Lawyer’s Words on W5 about Tow Trucks Made Blood Run Cold
It’s time for the provincial government to take action on Ontario’s tow truck problem.
I saw something on television last Saturday night that made me mad, as in really, really angry.
A young Toronto lawyer, whose life had been threatened, was told by the police that they could not guarantee her safety and that she should not only get out of town, she should leave the country.
If you can believe it, the OPP then drove her to the border and said, in so many words, see you, you’re on your own.
It was appalling to hear that, to put it mildly. What made me mad, though, was that by doing that, the police, who are sworn to keep the peace and to protect us all, are saying to you and me and our families and our friends: you cannot count on us. If somebody threatens your life, you handle it. Don’t call us. We won’t answer.
I’m talking about the tow-truck industry here, a cartel that is ripping off insurance companies and, ultimately, motorists, to the tune of billions of dollars a year. They appear to have the police under their thumb, too. Because of a decision made years ago by the OPP to clear accident scenes employing a “first available” model, rather than calling on a rotating group of approved tow companies, a situation has been created whereby threats, intimidation and, ultimately, violence, have become the norm on the roads of southern and central Ontario, rather than the exception.
And the one legislative body that could do something about this, the governments of Ontario (I use the plural “governments” because it doesn’t matter the political stripe: Liberal, Conservative, NDP – they’ve all passed the buck) have stepped aside and enabled those outlaws to literally run amok.
If this were a movie, John Wayne or Gary Cooper would have to ride into town to take care of the bad guys because the sheriff would be hiding under a table, behind the bar in the saloon. But this isn’t a movie. It’s 2020 in Canada and although we have a premier who likes to talk tough, nobody ever does anything.
How did it come to this? Toronto Star Wheels, naturally, was the first to blow the whistle on these renegades, but that was years ago, when the Liberals were first in government and they preferred to do business with the bad guys instead of putting them in jail and throwing away the key. ($2 million in mob money, most in $20 bills, was paid by the accused to innocent victim Louise Russo, left paralyzed when she got in the way of an underworld hit at a sandwich shop. The deal was approved by the Ontario attorney general, if you can believe it.)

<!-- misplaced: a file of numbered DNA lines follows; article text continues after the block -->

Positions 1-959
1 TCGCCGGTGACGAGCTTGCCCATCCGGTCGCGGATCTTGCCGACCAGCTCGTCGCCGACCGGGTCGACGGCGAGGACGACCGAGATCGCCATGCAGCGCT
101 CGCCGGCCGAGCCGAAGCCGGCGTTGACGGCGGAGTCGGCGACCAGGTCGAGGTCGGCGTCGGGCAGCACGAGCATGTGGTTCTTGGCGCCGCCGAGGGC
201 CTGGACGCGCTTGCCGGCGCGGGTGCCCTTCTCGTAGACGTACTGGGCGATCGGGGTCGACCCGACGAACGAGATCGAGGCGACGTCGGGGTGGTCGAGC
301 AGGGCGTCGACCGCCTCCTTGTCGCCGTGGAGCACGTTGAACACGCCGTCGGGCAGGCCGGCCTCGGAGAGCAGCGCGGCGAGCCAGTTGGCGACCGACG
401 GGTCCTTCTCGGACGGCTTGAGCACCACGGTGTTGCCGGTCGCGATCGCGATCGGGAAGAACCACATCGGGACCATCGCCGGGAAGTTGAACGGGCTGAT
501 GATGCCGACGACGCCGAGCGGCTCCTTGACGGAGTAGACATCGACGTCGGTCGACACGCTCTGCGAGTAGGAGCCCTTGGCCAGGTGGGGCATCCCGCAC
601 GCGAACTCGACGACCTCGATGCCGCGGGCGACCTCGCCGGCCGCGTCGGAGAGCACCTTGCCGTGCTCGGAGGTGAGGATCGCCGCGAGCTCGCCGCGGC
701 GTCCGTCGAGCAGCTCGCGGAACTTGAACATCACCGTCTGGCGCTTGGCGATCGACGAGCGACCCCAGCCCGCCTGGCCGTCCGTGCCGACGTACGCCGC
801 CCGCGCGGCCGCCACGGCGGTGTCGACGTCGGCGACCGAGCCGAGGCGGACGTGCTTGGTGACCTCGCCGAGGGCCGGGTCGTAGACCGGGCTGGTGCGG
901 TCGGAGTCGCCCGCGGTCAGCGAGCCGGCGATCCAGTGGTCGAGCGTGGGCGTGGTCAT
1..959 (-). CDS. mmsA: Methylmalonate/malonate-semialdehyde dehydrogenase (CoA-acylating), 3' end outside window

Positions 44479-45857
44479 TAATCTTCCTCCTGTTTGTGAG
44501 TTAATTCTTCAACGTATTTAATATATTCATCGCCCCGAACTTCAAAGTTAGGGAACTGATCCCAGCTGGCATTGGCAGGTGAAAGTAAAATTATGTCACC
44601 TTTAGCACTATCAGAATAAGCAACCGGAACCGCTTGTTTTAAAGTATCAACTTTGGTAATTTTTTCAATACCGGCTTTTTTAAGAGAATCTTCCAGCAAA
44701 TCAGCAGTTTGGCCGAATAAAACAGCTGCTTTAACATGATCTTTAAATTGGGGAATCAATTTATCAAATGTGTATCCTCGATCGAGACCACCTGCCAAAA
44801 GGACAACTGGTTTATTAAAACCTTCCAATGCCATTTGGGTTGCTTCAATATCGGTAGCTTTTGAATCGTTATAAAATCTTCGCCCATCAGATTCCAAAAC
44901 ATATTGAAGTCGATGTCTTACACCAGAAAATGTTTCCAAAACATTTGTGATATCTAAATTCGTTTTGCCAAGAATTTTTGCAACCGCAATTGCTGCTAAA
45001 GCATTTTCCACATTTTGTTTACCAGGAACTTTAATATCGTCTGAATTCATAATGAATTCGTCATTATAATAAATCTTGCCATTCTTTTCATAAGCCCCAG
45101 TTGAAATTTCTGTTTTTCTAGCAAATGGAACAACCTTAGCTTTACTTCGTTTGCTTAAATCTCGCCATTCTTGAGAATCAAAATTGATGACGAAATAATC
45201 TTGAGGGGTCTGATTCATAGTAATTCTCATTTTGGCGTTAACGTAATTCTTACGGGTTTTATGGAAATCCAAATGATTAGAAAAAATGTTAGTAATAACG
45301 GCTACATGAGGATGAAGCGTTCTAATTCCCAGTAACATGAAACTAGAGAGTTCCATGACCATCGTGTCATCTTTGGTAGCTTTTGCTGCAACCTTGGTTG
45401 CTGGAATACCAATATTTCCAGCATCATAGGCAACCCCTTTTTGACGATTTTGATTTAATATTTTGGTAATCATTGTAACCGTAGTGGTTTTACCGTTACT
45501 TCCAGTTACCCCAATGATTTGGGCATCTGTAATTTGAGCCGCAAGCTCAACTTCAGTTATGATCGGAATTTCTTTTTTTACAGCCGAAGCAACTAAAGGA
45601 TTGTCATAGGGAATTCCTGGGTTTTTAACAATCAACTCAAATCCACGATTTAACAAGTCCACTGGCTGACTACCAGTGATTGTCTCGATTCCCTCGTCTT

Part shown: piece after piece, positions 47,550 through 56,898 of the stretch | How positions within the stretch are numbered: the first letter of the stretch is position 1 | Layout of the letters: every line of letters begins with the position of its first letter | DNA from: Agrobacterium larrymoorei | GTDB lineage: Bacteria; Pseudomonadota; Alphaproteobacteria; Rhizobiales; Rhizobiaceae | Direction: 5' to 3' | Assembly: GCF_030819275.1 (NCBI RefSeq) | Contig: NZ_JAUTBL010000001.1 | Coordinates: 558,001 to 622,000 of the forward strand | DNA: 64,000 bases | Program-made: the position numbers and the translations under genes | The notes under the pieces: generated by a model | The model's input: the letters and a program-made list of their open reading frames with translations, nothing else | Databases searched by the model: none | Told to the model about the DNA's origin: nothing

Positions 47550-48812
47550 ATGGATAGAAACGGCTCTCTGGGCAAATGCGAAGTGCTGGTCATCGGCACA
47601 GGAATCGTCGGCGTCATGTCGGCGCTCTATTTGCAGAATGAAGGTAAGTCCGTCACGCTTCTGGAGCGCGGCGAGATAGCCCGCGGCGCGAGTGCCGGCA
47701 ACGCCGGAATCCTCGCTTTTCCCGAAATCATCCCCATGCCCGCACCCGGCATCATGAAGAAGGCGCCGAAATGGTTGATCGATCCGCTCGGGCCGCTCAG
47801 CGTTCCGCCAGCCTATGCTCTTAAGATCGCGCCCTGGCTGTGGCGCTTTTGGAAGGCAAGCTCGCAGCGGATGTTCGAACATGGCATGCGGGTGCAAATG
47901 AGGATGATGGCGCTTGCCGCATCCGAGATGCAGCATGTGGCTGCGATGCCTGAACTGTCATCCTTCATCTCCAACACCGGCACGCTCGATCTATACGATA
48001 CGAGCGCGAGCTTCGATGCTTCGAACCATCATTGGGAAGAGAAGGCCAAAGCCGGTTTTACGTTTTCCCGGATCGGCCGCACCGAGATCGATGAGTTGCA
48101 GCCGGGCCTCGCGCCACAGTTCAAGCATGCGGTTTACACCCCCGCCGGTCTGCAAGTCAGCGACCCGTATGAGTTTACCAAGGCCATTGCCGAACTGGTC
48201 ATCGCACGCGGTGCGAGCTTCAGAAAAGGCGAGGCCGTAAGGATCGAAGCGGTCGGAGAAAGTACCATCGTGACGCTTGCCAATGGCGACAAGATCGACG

In the last year, the Globe and Mail published an investigative feature on the towing scandal and I wrote a column after nearly being scared out of my wits by one of the “first available” tow-trucks, who flashed past me on the 403 in a rush to be the first on scene to get the prize – the tow.
People caught up in car crashes are usually upset and not thinking straight and a friendly voice and arm around the shoulder are usually enough to get the scam going. Once a car is hooked up, the fish has been caught. You can be charged for the hookup and to unhook your vehicle at a body shop, which essentially owns the car once it takes possession and will charge the victim or his/her insurance company a fortune to release it.
Insurance companies and the big banks have lawyers in court all the time fighting these excessive charges. And that’s where one lawyer, Lisa Carr, comes in. She was interviewed on CTV’s W5 last Saturday night and what she said and the way she said it convinced me that with the police abdicating their responsibility in her case, none of us is safe.
There’s a task force out there somewhere, dragging its heels while investigating this mess, and they are supposed to be advising the Conservative government on what to do about it. They have been at it awhile and, according to W5, still haven’t set a date when they will deliver their recommendations.
This is not rocket science. Doug Ford does not have to wait. This situation is out of control and all he has to do is call a press conference and announce that the government is taking over the industry, just like his Tory predecessor, Mike Harris, straightened out the ambulance-chasing that was going on during his tenure.
Forget waiting for your task force, Premier. Take 20 minutes and watch a recording of last Saturday’s W5 and it will tell you everything you have to know, particularly when this young lawyer, Lisa Carr, says she had to leave the province and the country to save her life, just for doing her job.
I mean, my God.
Norris McDonald is a retired Star editor who continues to write for Wheels under contract. He reviews the weekend’s auto racing every Monday at wheels.ca